0

which one is grammatically correct ?

Both time work for me , or Both time works for me, or Both times work for me ?

I think the answer is : Both time work for me

Although time is always singular word, here the Both makes it plural ! Am I correct?

Thank you.

closed as off-topic by Nicole, Dan Bron, David, sumelic, Chris H Jul 19 '17 at 14:53

This question appears to be off-topic. The users who voted to close gave this specific reason:

If this question can be reworded to fit the rules in the help center, please edit the question.

  • 'Both times' is correct for scheduling appointments. If 2AM and 3 are good time slots, then both times work for me. Both and Times go together, but the two time slots are what calls for 'both'. Both does not drive Times, the two time slots do. – Yosef Baskin Jul 18 '17 at 23:34
2

Your sentence Both time work for me is almost correct.

Because you modify the word time with the quantifier both it then becomes plural = times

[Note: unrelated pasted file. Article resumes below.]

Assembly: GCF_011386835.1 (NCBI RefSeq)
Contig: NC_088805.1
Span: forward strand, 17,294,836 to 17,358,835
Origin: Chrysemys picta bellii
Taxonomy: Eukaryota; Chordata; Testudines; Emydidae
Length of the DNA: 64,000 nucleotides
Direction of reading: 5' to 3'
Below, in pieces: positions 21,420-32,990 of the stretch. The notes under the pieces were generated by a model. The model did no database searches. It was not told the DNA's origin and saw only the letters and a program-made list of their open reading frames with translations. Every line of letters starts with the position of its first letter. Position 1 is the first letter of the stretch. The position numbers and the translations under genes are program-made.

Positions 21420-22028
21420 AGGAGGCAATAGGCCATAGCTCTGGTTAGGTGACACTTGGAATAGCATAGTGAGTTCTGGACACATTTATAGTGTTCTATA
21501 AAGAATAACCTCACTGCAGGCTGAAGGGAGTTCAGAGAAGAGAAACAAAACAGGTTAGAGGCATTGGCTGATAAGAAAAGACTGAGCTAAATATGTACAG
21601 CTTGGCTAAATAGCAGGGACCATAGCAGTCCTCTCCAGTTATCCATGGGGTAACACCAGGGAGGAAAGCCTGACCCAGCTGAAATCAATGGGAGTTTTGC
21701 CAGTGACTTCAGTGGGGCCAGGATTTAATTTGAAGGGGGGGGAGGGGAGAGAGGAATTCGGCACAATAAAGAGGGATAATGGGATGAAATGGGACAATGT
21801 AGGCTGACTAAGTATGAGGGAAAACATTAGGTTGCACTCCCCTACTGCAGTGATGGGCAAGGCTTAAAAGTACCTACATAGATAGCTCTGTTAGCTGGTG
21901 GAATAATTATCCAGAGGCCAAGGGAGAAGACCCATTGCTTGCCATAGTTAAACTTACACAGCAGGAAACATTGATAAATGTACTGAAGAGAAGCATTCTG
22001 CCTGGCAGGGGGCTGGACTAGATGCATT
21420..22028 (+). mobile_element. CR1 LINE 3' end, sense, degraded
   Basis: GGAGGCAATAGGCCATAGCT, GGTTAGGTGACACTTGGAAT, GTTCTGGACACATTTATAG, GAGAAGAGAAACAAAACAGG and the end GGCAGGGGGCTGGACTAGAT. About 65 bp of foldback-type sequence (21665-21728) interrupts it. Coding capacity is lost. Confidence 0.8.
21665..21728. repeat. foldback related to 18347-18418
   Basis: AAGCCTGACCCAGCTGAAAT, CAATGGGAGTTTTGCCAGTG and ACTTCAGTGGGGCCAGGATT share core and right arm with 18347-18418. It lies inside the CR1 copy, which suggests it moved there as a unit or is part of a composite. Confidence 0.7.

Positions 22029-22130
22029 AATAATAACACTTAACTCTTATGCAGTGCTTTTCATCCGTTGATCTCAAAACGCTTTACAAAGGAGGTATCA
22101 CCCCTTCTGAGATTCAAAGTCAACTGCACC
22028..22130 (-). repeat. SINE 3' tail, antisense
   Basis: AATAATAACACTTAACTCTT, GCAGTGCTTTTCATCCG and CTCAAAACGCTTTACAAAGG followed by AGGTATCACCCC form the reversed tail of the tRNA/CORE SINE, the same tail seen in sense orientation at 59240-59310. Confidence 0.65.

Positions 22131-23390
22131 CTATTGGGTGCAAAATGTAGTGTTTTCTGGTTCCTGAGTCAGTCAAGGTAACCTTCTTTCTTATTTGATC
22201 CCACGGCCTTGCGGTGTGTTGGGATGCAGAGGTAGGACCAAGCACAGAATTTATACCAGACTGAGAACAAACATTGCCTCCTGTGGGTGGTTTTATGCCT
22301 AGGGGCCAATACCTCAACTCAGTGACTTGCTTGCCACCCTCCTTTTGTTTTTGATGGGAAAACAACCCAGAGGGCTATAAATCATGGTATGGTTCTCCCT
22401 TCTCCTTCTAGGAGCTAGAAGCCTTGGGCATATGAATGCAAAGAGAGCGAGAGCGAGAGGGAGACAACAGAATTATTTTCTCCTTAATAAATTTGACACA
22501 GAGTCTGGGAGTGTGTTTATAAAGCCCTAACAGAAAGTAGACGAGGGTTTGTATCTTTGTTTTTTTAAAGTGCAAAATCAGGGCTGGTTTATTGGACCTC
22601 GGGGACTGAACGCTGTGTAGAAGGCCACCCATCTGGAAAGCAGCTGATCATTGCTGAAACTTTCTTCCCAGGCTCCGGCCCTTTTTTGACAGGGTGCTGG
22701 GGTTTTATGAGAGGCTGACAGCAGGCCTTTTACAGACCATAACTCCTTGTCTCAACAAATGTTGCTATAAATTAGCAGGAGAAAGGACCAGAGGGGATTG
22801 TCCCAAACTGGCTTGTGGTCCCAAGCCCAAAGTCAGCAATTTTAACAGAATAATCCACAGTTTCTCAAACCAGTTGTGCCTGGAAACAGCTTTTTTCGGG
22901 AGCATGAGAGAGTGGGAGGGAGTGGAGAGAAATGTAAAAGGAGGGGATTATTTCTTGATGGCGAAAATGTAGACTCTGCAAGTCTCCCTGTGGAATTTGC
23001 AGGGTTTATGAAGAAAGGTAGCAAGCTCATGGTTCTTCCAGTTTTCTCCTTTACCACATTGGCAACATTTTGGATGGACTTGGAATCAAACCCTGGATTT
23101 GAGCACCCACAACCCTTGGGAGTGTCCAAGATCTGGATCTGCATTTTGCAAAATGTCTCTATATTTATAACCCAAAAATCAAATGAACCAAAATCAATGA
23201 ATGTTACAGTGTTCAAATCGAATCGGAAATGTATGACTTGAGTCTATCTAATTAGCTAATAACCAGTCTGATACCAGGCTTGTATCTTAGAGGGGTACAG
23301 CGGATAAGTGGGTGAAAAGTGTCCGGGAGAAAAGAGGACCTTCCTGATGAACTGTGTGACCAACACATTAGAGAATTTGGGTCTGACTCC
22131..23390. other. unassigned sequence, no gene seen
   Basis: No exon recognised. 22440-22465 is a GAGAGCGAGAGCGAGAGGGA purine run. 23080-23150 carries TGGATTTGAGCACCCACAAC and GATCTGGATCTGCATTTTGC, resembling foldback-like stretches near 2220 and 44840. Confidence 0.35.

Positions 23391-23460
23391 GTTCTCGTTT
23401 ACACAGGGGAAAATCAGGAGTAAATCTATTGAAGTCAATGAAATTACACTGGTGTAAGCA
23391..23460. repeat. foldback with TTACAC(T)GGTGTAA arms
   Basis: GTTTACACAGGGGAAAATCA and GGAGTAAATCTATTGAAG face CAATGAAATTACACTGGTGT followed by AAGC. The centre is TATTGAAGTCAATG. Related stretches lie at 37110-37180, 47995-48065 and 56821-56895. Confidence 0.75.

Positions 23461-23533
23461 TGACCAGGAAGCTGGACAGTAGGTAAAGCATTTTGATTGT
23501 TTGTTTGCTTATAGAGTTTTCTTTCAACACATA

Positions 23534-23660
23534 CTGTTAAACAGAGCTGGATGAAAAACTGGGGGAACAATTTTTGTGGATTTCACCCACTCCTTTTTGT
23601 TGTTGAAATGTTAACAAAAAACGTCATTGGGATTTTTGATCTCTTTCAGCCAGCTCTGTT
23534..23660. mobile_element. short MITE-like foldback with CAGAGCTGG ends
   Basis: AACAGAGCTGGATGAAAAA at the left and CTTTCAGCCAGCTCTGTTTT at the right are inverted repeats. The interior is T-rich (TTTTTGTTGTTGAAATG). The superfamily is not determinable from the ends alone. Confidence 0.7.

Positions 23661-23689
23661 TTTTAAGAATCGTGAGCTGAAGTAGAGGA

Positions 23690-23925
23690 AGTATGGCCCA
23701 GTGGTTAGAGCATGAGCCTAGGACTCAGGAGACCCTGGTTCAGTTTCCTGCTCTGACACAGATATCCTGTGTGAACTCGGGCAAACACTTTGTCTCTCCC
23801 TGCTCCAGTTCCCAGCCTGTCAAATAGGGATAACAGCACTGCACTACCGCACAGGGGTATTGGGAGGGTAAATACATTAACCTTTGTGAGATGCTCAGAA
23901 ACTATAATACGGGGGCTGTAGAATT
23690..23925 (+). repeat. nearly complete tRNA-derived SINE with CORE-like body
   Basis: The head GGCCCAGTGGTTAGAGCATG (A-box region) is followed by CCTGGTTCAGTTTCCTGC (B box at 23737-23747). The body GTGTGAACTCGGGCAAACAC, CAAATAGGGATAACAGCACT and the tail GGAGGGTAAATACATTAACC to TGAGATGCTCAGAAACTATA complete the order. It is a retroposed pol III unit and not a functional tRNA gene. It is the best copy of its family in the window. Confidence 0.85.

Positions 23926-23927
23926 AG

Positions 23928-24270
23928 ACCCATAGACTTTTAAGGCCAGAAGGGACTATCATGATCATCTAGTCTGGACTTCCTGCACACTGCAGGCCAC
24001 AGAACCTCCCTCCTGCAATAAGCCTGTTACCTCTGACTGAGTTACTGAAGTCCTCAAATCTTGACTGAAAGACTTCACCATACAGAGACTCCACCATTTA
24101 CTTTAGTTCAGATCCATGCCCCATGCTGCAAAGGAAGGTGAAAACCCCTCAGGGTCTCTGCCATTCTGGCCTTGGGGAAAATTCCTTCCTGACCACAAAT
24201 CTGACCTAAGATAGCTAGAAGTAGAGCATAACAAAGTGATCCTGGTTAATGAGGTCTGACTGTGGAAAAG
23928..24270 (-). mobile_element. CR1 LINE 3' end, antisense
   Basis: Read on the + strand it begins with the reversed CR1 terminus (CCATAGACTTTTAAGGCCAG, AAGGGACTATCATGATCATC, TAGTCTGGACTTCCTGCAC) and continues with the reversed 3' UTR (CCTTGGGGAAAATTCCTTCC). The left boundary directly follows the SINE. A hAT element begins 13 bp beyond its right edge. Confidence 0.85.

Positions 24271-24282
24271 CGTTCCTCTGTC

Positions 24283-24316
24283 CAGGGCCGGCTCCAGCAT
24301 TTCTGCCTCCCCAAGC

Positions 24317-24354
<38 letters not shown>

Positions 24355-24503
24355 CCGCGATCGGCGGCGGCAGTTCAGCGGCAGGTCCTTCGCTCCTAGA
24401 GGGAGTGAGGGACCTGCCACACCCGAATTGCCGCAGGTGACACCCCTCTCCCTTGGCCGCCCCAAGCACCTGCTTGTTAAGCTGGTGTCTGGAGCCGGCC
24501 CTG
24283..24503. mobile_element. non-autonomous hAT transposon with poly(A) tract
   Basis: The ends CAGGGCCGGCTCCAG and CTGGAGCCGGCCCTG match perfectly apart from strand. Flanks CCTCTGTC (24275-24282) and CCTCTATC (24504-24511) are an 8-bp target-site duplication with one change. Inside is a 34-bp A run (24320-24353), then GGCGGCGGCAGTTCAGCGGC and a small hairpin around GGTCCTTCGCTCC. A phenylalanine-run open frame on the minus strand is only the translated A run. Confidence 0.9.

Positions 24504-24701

Times refers to two specific points in time that are agreed upon for meeting.

The subject of the sentence = Both times which is a plural subject which must then agree with a plural verb = work **NOT works.**

Final result= Both times work for me.

I hope that helps.

  • I don't know who voted down, the question and right answers at same time, Without caring to put a comment ! Thanks, So based your explanation , we can say (for example): Both works are fine not Both work are fine – Red shoes Jul 18 '17 at 23:53
  • Yosef, thank you for your comments. Yes, I'm not sure about all this voting business. I just care about helping folks. Both works doesn't make sense as works in this sense isn't a clear noun to be modified. Here is another example: Both books are fine. – user242899 Jul 19 '17 at 15:55
0

"Both times work for me" is the correct phrase.

Not the answer you're looking for? Browse other questions tagged or ask your own question.